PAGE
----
Lumber Prices Down Nearly 40 Percent From May Peak
The price of lumber has been dropping all throughout June. But how long will this trend last?
After more than a year of skyrocketing costs, lumber prices are finally trending downward.
The price of lumber dropped dramatically over the last two weeks, settling near $1,000 per thousand board feet for the first time since late March 2021, the onset of the pandemic. That dropoff marks a 40 percent decrease from peak May 2021 prices when lumber hit an all-time high of $1,686 per thousand board feet.
Abnormally high lumber prices have been a major concern for the homebuilding industry, creating unpredictability and uncertainty at a time when the industry was otherwise booming. Market experts say that the price was due to fall eventually, but should remain volatile for at least the short term.
“I think ultimately this decline was very much inevitable,” said Kyle Little, chief operating officer of Sherwood Lumber, on a call with Fox Business. “This adjustment we’re going through is just that. We are seeing continued tremendous demand in the pipeline, with continued supply chain problems throughout all of the lumber supply chain.”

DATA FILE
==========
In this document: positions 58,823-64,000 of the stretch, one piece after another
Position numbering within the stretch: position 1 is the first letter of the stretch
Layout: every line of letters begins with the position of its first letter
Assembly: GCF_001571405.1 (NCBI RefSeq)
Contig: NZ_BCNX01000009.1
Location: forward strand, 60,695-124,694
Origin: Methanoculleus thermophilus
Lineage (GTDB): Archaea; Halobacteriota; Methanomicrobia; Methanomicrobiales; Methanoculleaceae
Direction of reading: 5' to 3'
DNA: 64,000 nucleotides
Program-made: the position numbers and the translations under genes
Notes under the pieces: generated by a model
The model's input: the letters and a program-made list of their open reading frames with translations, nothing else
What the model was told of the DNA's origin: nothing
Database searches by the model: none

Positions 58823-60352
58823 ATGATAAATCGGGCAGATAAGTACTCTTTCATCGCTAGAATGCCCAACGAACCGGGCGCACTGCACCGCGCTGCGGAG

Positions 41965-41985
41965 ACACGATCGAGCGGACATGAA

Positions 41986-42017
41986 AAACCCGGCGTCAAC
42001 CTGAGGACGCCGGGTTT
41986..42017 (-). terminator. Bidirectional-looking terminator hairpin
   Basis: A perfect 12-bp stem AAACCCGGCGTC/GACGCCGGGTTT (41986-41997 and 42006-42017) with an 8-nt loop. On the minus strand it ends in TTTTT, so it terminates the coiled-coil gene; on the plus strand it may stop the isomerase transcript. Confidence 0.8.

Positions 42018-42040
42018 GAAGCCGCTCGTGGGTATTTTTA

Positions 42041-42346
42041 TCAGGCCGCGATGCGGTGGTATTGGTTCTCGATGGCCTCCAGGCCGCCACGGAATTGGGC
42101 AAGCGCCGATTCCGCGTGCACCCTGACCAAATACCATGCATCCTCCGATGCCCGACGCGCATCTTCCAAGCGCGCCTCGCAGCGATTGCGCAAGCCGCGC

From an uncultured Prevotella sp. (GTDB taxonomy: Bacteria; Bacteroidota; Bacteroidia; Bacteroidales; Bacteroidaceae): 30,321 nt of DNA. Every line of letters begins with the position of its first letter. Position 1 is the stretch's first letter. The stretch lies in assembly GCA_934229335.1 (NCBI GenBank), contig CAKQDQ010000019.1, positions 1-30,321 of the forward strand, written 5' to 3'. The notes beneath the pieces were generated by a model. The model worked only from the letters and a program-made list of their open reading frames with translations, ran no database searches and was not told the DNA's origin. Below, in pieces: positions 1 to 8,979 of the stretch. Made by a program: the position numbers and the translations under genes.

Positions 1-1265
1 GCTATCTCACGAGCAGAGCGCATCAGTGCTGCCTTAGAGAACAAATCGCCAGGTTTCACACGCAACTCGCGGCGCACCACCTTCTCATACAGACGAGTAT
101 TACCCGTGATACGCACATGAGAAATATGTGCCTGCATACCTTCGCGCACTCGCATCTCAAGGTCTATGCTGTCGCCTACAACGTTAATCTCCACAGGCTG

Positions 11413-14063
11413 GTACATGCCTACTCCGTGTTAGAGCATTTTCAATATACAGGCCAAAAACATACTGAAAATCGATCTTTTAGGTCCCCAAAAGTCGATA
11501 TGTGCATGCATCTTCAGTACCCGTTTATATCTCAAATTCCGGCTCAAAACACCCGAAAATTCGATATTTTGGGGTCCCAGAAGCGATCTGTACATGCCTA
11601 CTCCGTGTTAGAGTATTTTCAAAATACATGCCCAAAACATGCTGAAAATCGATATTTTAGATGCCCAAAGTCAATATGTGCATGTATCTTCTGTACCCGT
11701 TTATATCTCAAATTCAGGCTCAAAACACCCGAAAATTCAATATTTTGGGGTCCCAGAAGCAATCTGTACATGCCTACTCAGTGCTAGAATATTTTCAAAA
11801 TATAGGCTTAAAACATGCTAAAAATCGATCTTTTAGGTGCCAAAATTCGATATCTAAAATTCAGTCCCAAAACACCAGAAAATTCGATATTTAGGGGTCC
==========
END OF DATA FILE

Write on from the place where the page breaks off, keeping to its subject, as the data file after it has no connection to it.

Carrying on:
Little added such volatility should be expected after lumber’s unprecedented 400 percent price jump over the last year or so. For now, prices seem to have settled around the $1,000 mark, but continued uncertainty in the market makes it hard to predict how low prices may fall, and how long it will take to get there.
In an April note to his clients, commodities analyst Samuel Burman said he expects lumber prices to eventually drop to around $600. “Even though we expect lumber demand to hold up well for some time, we still think that a rebound in supply will lead to a sharp fall in the price of U.S. lumber over the next eighteen months,” Burman wrote.
Speaking at a recent investor conference, Weyerhauser CEO Devin Stockfish agreed with Burman that lumber prices will eventually normalize. But he also cautioned that continued demand for lumber is not likely to fall off in the foreseeable future.
“I don’t think $1,000 lumber prices are the new normal,” Stockfish told the Nareit REITweek 2021 Investor Conference. “With that being said, when you think about the amount of housing we’re going to have to build in the U.S. over the next three, five, 10 years, that’s a significant amount of demand for wood products.”